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The University of Massachusetts Amherst

Rating impacts in a multi-stressor world: a quantitative assessment of 50 stressors affecting the Great Lakes

Authors:

Sigrid Smith

Peter McIntyre

Benjamin Halpern

Roger Cooke

Adrienne Marino

Gregory Boyer

Andy Buchsbaum

G. Burton

Linda Campbell

Jan Ciborowski

Patrick Doran

Dana Infante

Lucinda Johnson

Jennifer Read

Joan Rose

Edward Rutherford

Alan Steinman

David Allan

Publication Type:
Journal Article
Year of Publication:
2015
Secondary Title:
Ecological Applications
ISSN:
1051-0761
DOI:
10.1890/14-0366.1.sm
Pages:
717-728
Volume:
25
Year:
2015
Date:
04-Aug-2015
URL:
https://figshare.com/collections/Rating_impacts_in_a_multi-stressor_world_a_quantitative_assessment_of_50_stressors_affecting_the_Great_Lakes/3296780

Abstract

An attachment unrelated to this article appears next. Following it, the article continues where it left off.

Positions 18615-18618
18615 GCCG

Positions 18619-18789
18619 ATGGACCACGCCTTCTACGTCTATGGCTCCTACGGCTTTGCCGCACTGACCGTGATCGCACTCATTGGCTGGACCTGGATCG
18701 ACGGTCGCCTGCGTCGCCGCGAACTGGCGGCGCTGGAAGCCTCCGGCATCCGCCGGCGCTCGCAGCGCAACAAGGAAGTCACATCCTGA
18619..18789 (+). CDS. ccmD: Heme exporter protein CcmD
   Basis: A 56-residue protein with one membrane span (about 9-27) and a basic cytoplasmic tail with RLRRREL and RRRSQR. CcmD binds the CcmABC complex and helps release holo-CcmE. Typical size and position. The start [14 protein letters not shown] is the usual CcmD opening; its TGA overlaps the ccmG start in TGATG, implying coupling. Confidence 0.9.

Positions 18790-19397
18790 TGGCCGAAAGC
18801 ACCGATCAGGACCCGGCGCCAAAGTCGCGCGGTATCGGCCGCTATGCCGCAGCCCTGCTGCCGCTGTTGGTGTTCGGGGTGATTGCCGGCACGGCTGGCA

Ecosystems often experience multiple environmental stressors simultaneously that can differ widely in their pathways and strengths of impact. Differences in the relative impact of environmental stressors can guide restoration and management prioritization, but few studies have empirically assessed a comprehensive suite of stressors acting on a given ecosystem. To fill this gap in the Laurentian Great Lakes, where considerable restoration investments are currently underway, we used expert elicitation via a detailed online survey to develop ratings of the relative impacts of 50 potential stressors. Highlighting the multiplicity of stressors in this system, experts assessed all 50 stressors as having some impact on ecosystem condition, but ratings differed greatly among stressors. Individual stressors related to invasive and nuisance species (e.g., dreissenid mussels and ballast invasion risk) and climate change were assessed as having the greatest potential impacts. These results mark a shift away from the longstanding emphasis on nonpoint phosphorus and persistent bioaccumulative toxic substances in the Great Lakes. Differences in impact ratings among lakes and ecosystem zones were weak, and experts exhibited surprisingly high levels of agreement on the relative impacts of most stressors. Our results provide a basin-wide, quantitative summary of expert opinion on the present-day influence of all major Great Lakes stressors. The resulting ratings can facilitate prioritizing stressors to achieve management objectives in a given location, as well as providing a baseline for future stressor impact assessments in the Great Lakes and elsewhere.